January 2014 — Click on Image to Enlarge/Download

So what was the Lycian Confederation/League?  First, Lycia was/is a geopolitical region located along the Mediterranean Coast of modern Turkey, often called the Turquoise Coast­ because of its beauty! (see map below) The 23 cities that made up the Confederation/League were located along the Mediterranean coast or in the nearby rugged Taurus Mountains (but the number of cities varied from time to time).

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View of the interior of the Council House at Patara
See the next image for the same area prior to excavation/reconstruction
Click on Image to Enlarge/Download

The Lycian Confederation is the first known democratic union in history!  One of the features of this Confederation is that they committed themselves to be governed by a central assembly (Greek: synedrion) that they themselves elected.  However, in fairness, the larger cities were allotted more representatives than the smaller ones.  Large cities such as Xanthos, Patara, Myra, Pinara, Tlos, and Olympos were allotted three representatives each (the maximum allowed).

The Lycian Confederation met at Patara—almost certainly in the Bouleuterion pictured above.  It was thus here (at the out-of-the-way site of Patara) that proportional representative government first got its start.  And, it was not until the founding of the United States (2,000 years later!!) that this concept was revived in the US House of Representatives (note the semi-circular seating arrangement of its chamber)!!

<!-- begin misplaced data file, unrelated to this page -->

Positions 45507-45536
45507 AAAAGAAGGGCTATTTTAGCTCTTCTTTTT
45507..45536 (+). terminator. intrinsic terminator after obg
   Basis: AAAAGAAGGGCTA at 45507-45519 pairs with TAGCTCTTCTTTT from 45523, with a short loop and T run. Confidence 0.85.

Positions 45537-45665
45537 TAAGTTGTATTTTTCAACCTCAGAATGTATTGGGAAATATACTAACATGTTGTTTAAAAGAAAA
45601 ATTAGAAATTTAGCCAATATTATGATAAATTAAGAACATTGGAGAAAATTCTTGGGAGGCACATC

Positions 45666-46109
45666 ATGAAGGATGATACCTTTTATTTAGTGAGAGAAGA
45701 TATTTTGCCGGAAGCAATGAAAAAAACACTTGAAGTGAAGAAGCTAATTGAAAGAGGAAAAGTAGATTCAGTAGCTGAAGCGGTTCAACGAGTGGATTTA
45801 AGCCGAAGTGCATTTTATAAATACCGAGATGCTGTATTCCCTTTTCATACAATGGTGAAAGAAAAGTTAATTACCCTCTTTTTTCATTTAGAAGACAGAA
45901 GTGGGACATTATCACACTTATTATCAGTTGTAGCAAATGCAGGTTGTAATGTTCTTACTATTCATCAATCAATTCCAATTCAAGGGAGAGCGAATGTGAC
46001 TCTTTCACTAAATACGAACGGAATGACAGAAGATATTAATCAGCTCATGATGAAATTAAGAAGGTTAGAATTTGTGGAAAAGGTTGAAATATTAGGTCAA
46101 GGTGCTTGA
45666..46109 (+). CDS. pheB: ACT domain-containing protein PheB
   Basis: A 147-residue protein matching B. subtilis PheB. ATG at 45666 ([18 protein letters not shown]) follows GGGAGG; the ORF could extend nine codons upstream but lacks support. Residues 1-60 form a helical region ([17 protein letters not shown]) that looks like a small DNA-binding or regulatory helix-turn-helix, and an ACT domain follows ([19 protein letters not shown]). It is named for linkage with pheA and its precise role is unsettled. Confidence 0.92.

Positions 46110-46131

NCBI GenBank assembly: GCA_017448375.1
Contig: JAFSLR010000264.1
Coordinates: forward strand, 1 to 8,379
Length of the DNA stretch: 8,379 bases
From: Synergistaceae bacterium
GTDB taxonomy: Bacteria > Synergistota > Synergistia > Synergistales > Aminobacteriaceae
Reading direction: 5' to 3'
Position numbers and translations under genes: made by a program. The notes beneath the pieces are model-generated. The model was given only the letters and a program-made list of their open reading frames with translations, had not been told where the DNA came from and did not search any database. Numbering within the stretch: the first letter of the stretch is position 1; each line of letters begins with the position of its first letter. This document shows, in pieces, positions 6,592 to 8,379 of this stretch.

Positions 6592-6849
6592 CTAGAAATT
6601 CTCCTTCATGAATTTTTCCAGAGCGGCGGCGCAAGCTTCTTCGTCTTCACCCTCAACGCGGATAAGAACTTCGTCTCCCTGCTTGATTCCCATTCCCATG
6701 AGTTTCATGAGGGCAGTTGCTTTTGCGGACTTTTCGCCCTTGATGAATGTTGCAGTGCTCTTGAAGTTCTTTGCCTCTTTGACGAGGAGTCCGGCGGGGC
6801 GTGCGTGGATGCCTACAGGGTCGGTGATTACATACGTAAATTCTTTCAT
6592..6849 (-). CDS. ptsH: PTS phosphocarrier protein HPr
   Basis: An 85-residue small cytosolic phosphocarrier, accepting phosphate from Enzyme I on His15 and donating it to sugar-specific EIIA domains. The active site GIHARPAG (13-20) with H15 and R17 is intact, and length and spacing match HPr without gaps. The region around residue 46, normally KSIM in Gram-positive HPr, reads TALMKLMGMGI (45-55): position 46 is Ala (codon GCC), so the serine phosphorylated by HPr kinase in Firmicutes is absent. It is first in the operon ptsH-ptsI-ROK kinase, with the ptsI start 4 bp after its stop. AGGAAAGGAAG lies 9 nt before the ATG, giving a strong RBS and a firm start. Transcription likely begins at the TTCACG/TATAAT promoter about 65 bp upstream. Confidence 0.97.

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The Rugged Taurus Mountains and the Mediterranean Coast of Lycia
The cities of the Lycian Confederation were located along the coast or in the mountains
Click on Image to Enlarge and/or Download

The league itself may go back to around 205 B.C.  This early form of the league would have had the power to decide questions of war, peace, and alliances.   In 168 B.C., while still under Roman control, the Romans allowed these cities to still assemble together to govern themselves as a unit—but the power to decide questions of war, peace, and alliances were now Rome’s prerogative.

This body elected persons who administered the Lycian League for a year at a time.  The council elected judges.  Voted proportional taxes.  A league court decided disputes between the cities.

189_PataraMapI have posted 5 photos of this historic meeting place on my web site,
both before and after it was excavated/reconstructed.

For a great summary article on the Lycian League and Patara see the article in Saudi Aramco World 2007.

Photos of the following cities of the Confederation are available:  Patara, Xanthos, Myra, and Phaselis.